- Focusing from Infinity to Here, Almost
Adaptive liquid crystal lens exhibits a broad focal length range.
What do cell phone camera users and eyeglass wearers have in common? Both could benefit from recent work by research scientist Hongwen Ren and optics professor Shin-Tson Wu of the University of Central Florida in Orlando, who are developing an adaptive liquid crystal lens that can change focal length quickly on command. They recently produced a 6-mm-aperture lens with a focal length that can be changed from infinity to about 96 cm in 1 s.
A schematic shows the basic structure of a liquid crystal lens that provides a broad range of focal lengths whenever a voltage is applied to the system. Along with voltage level, the choice of material to fill the sag between the glass shell and the substrate upon which it sits determines the range of achievable focal lengths. ITO = indium tin oxide; LC = liquid crystal; dg = substrate thickness; ds = maximum sag of the glass shell. Images reproduced with permission of Optics Express.
That is a much wider range than previous results, an improvement Wu attributes to the design of the device. “The key innovation here is to use a glass shell.”
The scientists constructed their liquid crystal lens using a spherical glass shell with a 0.72-mm gap. They sputtered indium tin oxide on the inside of the shell, filled the shell with a transparent material and glued it to a liquid crystal cell with a 25-μm gap. They coated the inner surface of the cell opposite the shell with an ITO film before filling it with liquid crystal material.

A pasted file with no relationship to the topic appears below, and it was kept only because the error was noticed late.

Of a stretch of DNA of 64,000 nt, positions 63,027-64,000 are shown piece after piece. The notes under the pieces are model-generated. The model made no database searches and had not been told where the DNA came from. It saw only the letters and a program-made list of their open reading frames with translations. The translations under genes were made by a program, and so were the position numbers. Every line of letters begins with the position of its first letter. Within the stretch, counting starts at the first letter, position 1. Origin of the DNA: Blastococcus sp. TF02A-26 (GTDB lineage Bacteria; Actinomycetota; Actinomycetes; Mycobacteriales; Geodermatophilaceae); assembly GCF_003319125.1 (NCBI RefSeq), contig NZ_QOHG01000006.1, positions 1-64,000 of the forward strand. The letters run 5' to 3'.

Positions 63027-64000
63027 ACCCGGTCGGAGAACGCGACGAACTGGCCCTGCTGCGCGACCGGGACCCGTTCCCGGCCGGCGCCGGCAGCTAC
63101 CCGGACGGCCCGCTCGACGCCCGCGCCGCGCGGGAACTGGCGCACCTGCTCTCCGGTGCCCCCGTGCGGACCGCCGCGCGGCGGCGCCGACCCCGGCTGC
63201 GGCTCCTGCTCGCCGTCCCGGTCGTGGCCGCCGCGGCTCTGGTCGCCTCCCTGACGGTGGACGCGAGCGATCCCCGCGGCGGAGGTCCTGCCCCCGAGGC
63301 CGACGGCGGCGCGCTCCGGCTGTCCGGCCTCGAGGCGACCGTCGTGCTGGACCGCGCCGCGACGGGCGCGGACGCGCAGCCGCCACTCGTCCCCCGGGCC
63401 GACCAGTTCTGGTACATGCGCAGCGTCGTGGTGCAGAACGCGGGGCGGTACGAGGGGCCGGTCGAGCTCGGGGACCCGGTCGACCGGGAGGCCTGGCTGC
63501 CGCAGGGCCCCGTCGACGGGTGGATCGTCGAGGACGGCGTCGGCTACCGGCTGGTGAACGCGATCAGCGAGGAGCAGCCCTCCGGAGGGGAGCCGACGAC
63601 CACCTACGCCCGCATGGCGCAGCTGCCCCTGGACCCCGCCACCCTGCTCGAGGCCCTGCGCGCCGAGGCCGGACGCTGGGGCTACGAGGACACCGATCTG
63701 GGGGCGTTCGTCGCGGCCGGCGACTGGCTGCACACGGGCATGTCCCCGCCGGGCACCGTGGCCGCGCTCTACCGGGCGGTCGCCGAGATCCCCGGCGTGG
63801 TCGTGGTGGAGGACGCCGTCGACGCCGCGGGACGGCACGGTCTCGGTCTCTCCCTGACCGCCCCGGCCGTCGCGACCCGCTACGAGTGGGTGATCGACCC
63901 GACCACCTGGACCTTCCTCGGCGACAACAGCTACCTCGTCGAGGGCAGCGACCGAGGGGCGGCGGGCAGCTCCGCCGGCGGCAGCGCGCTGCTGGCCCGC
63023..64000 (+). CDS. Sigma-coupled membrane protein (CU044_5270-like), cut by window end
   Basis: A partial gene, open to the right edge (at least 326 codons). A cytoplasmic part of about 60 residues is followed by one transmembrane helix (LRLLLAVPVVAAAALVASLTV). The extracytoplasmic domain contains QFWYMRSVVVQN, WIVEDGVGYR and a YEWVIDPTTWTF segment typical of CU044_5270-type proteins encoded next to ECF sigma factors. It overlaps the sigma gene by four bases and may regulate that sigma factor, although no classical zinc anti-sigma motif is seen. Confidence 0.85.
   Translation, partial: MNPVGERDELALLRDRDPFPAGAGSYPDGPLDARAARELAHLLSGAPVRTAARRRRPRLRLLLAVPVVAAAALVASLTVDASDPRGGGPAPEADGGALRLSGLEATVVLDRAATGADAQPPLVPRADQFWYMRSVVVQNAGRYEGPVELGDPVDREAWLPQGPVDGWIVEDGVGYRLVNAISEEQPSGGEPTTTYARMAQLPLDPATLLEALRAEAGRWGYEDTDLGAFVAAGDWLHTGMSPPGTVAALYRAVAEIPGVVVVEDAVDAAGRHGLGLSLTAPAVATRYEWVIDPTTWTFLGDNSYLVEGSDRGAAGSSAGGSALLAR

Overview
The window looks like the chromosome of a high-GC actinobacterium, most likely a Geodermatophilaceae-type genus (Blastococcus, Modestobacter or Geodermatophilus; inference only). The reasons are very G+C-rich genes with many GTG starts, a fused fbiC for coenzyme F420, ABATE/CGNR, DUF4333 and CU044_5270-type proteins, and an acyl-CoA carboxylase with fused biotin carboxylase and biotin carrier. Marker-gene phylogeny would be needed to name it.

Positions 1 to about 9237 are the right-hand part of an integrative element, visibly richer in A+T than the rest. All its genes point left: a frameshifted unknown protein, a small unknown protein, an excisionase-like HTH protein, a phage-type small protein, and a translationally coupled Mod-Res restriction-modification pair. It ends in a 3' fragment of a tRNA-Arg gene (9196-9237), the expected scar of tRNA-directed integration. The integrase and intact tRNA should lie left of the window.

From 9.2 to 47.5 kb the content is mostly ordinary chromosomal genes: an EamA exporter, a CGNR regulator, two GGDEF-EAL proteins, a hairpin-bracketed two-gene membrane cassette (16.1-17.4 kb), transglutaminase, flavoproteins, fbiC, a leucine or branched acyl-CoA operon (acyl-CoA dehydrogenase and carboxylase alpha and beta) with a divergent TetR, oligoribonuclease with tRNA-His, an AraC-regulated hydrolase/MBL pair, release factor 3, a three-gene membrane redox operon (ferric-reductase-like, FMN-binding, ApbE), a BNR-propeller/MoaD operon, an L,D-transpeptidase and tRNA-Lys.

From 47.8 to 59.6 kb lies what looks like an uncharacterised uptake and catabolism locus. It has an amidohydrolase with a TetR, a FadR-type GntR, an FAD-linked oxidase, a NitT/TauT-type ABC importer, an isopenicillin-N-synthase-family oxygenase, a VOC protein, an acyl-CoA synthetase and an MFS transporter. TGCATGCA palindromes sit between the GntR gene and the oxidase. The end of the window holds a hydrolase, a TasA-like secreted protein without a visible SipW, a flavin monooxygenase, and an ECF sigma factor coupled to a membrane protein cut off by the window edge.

When they applied a voltage via the ITO layers, the curved electrode on the inside of the shell generated a varying electric field from edge to center. The result was a corresponding refractive index change in the liquid crystal and a lens with a voltage-dependent focal length.
In the past, such lenses suffered from poor focal length tunability. By adding a glass shell with a filled sag region, however, the researchers improved the tunability without slowing the lens’ response time.
Using a polarized microscope from Olympus, they observed interference rings generated by the device as they increased the voltage from 0 to 140 Vrms. They did this for two lenses, one with a sag filled with air and the other filled with an ultraviolet-curable polymer. They found that the focal length of the version with an air-filled sag could be tuned from infinity to 96 cm; the version with the polymer sag device was, as expected, tunable over a smaller range.
Interference rings generated by the liquid crystal lens system when 140 Vrms were applied show the differences between polymer-filled (a) and air-filled sags (b). In the air-filled system, the focal length range is infinity to ~96 cm.
As for the future, the researchers are reducing the thickness of the liquid crystal substrate and increasing the cell gap as well as using a liquid crystal with higher birefringence. Those changes are expected to lower the operating voltage sevenfold. To resolve the polarization dependency of the device, they are planning to stack two lenses at right angles in terms of liquid crystal orientation.
These improvements involve some compromises. “We should optimize the lens structure so that response time, operating voltage and focal length tunability can be balanced,” Wu noted.
Optics Express, Nov. 13, 2006, pp. 11292-11298.
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